• There are a lot of holes in the fields where both the corn and soybeans had been drowned out.
  • The crops in southern Illinois are going to be very disappointing.
  • After I traveled through southern Illinois they received even more rain, which will saturated the soils once again.
Illinois summary:

The northern one quarter of the state was about as expected, the middle half of the state was better than expected, and the southern one quarter of the state was far worse than expected. Last year, the corn crop in Illinois averaged 157.0 bu/ac. If the weather during the remainder of the summer is very good, the corn crop might reach the 157 bu/ac level, but it will not reach the 174 bu/ac achieved in 2009 or the 179 bu/ac achieved in 2008.

The soybean crop in Illinois has a long way to go. The crop should do fine in the middle half of the state, but it is so delayed in the southern one quarter of the state that most of the soybeans will behave similar to double crop soybeans. Last year, the soybean crop in Illinois averaged 51.5 bu/ac. Even if the weather remains very good for the remainder of the growing season, I do not think the 2011 soybean crop in Illinois will get close to yielding that high. If we have a good summer, the crop might equal the 46 bu/ac in 2009 or the 47 bu/ac in 2008.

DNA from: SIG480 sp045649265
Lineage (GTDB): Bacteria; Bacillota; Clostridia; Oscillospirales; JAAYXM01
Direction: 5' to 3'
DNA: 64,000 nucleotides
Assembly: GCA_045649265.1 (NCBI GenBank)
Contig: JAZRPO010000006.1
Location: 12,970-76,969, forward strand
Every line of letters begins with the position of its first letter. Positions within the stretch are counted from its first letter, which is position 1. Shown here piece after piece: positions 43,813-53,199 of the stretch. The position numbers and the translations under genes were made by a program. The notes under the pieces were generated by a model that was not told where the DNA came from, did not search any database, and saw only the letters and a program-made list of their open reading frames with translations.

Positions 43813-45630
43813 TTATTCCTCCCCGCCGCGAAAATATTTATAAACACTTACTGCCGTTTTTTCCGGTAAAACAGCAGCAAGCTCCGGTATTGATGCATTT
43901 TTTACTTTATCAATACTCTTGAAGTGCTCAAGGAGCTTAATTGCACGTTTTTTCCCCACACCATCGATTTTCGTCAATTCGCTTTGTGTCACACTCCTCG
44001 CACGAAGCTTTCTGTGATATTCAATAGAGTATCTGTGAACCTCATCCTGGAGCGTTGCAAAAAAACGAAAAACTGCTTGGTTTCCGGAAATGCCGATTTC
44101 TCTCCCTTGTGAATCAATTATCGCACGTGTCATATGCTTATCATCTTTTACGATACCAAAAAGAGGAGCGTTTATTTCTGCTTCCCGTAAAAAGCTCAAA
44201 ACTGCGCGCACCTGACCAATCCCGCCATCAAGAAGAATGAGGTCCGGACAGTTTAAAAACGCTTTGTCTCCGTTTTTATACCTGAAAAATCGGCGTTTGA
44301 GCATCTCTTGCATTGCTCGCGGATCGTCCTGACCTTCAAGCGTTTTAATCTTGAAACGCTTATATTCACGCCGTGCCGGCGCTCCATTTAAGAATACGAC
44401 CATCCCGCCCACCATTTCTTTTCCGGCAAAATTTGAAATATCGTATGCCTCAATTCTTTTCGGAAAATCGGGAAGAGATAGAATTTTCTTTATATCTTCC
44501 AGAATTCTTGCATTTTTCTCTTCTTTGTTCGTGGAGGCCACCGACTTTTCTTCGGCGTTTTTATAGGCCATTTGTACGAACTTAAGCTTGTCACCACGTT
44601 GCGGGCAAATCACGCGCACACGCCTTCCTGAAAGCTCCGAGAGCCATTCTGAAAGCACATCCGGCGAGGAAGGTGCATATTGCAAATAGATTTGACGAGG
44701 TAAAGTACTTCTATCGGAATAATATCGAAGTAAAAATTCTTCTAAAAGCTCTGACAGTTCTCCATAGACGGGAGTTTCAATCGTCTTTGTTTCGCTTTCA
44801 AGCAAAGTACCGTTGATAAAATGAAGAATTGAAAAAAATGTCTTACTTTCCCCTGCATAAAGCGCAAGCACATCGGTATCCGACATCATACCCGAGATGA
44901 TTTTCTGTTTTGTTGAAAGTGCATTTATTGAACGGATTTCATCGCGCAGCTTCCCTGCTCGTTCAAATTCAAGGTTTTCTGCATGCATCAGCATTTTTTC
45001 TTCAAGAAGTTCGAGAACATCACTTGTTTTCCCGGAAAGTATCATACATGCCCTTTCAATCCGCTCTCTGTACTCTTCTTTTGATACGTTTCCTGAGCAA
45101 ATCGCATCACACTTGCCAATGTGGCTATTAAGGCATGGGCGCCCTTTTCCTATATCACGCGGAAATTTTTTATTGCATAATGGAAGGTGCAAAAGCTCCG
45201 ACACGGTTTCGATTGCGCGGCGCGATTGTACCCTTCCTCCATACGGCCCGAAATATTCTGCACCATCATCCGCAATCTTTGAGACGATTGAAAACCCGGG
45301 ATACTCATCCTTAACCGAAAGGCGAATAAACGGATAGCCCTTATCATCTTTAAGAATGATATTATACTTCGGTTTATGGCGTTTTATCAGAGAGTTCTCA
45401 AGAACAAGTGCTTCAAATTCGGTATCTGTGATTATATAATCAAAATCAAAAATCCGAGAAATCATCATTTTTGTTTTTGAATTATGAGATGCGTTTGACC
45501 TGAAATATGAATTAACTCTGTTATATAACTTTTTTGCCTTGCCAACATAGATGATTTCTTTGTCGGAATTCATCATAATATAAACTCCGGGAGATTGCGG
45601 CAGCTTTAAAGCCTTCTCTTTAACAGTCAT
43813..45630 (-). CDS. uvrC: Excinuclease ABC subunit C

Indiana

In Indiana I traveled east from Champaign/Urbana, IL to Indianapolis, then north to South Bend and east back to Chicago. I am going to divide Indiana into the central one third of the state and the northern one third of the state. In general, I though the crops in Indiana looked worse than I had been expecting because so many of the crops are very late and in poor condition.

The central one third of Indiana:
  • The crops were very late in this part of the state.
  • There were a few fields where nothing had been done this spring and the fields were still full of weeds.
  • The tallest corn was maybe shoulder high and the shortest corn was maybe a foot tall. A lot of the corn fields did not make the old saying of being "knee high by the Fourth of July"`.